Kremlin Orchestra Plays Concert for Pediatric Burn Unit

Children’s Hospital Fund director Mikhail Kazbekov with Kostya, 17, a burn victim who has been a patient of the hospital over the past 10 years. Benedetta Zanardi Landi

The Kremlin Chamber Orchestra will play a grand gala concert in the Tretyakov gallery on May 13 to benefit Russia’s largest pediatric burn unit at Moscow’s Speransky Children’s Hospital.

The concert, “Life Goes On,” where the orchestra will play a piece each by composers Mozart, Elgar, Dvorak, Brahms and Janacek, is organized by the burn unit’s charity arm, the Children’s Hospital Fund and the International Women’s Club.

“It takes a lot of time and effort to continue our programs and our existence: The charitable events are vital,” said Mikhail Kazbekov, director of the fund.

The burn unit at the Speransky Hospital has 90 beds, taking care of 1,500 children a year. Severe burns often require long, repeated and expensive treatment.

The Children’s Hospital Fund was set up in 2001 by leading doctors, including the director of the Speransky Children’s Hospital.

The fund grew out of an earlier charitable program, “Project Hope,” that was set up in 1989 after the explosion of a gas pipeline caused burns for more children than the Russian government could deal with and the United States was asked for medical support.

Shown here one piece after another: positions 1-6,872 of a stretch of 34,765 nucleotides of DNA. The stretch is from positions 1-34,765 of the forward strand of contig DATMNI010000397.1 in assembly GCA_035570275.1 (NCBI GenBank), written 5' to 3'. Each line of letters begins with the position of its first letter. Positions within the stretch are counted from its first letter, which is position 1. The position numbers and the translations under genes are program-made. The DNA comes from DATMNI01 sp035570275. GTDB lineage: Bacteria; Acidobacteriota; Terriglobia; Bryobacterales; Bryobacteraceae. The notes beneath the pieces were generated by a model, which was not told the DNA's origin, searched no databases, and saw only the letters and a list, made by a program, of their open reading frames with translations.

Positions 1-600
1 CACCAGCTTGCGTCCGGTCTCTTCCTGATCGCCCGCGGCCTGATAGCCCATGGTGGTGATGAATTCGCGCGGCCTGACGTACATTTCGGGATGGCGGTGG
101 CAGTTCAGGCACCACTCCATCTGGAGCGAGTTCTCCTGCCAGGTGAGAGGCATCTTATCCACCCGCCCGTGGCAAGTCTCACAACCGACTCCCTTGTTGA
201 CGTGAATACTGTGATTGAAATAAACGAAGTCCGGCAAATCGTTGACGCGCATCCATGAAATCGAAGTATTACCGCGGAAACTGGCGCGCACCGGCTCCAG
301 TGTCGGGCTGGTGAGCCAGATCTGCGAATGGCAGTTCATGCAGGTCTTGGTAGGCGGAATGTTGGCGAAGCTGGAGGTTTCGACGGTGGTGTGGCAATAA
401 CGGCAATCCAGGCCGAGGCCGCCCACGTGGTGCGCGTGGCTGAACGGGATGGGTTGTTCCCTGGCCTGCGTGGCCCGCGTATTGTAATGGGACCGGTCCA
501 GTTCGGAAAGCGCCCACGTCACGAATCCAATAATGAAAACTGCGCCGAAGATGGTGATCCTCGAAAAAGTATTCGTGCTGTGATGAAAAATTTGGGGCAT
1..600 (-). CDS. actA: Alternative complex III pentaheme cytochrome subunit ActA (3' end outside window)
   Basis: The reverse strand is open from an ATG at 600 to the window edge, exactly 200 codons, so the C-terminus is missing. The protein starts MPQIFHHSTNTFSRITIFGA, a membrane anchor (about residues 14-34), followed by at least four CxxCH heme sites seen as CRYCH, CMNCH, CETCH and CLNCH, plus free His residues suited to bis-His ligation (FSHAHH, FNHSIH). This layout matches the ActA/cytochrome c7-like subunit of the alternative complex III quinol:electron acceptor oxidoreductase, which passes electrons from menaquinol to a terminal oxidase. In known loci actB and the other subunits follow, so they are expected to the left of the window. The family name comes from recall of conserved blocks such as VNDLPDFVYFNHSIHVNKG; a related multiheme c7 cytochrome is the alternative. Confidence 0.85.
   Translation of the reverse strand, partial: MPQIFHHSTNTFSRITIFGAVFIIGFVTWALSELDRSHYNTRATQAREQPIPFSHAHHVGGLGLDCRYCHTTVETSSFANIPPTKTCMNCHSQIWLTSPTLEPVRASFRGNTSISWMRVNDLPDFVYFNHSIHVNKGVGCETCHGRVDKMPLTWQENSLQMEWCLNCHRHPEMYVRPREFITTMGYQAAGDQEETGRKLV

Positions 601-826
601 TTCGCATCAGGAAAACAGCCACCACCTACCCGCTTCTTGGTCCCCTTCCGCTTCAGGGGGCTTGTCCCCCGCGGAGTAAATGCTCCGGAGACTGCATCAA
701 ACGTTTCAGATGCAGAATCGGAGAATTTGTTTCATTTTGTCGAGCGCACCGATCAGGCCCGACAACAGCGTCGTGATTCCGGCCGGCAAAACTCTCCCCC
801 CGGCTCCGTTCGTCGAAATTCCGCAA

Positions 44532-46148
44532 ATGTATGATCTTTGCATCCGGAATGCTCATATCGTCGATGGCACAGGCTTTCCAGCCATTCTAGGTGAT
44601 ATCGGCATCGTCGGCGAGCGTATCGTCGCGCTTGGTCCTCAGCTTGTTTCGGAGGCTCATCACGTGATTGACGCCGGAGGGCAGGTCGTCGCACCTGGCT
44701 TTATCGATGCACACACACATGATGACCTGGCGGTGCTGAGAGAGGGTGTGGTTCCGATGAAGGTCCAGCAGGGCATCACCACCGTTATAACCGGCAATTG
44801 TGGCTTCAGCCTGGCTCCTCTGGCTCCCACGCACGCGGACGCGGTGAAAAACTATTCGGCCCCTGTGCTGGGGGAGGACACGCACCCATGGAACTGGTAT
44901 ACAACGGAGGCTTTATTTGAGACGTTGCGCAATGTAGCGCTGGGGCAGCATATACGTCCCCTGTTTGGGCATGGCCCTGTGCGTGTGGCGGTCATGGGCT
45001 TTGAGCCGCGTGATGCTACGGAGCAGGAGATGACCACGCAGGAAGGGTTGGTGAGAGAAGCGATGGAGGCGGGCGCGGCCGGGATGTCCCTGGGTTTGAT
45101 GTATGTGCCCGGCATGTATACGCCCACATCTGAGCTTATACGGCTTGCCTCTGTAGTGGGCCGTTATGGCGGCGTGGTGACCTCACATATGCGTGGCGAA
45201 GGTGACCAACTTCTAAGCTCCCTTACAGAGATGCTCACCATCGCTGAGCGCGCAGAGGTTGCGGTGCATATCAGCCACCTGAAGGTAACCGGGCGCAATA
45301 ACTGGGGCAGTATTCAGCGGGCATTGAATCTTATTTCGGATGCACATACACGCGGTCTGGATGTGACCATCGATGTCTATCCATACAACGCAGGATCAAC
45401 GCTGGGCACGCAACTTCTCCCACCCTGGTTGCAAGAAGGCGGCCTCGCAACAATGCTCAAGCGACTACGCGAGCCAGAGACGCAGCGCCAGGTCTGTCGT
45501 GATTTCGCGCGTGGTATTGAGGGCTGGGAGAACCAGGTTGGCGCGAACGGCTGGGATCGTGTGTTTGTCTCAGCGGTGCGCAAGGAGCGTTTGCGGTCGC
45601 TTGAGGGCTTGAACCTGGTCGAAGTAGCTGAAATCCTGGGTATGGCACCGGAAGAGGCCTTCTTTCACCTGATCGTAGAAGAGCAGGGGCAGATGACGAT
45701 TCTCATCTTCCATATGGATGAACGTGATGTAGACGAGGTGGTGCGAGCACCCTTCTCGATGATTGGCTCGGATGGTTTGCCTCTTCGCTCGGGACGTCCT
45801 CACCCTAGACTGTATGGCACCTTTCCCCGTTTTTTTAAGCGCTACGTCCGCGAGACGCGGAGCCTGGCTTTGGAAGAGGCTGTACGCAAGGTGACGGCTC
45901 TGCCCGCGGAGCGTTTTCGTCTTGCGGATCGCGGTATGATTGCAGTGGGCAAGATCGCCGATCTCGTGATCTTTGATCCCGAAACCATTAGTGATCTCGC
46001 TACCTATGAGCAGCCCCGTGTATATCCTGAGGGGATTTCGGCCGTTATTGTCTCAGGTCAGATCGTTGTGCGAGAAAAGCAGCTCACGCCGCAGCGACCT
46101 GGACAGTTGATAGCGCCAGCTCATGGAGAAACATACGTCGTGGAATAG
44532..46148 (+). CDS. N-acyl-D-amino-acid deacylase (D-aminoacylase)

“American specialists came here from 1989 to 1997 and set up really good programs including burn treatments, surgery, infection control and, most important, rehabilitation and burn care,” Kazbekov said. “We had here very good professionals, but they were mostly treating burns in a conservative way.”

Since then the fund has helped organize educational exchange programs for doctors so they can learn the latest methods of treatment in this field.

In Russia, burns occur about 10 times more frequently than in other developed countries, Kazbekov said. According to statistics, burns are the third-biggest cause of mortality after traffic accidents and criminality among children and teenagers. In Moscow alone, 12,000 children are burned every year by fire, hot liquids and chemical substances or as a result of electric trauma.

The psychological aspect of the burn victims and their families is also of great importance. The fund runs a pioneering program of psychosocial rehabilitation of burned children, recognized by the European Burns Association.

The psychosocial program is extremely important because most of the time children are depressed, have fears and their self-esteem drops dramatically. Our goal is to help them socialize and help them build a normal life, Kazbekov said. “We help the mothers and families not feel too guilty for what happened, because their intense feeling of guilt sometimes jeopardizes family relations and prevents normal socialization of the burn victims.”

“Life Goes On” is at 7 p.m. on May 13 at the Engineer Building of the Tretyakov Gallery, 12 Lavrushinsky Pereulok. Metro Tretyakovskaya. Tel. 256-6444, www.childhospital.ru. Tickets cost 700, 1,000 rubles and 1,300 rubles.

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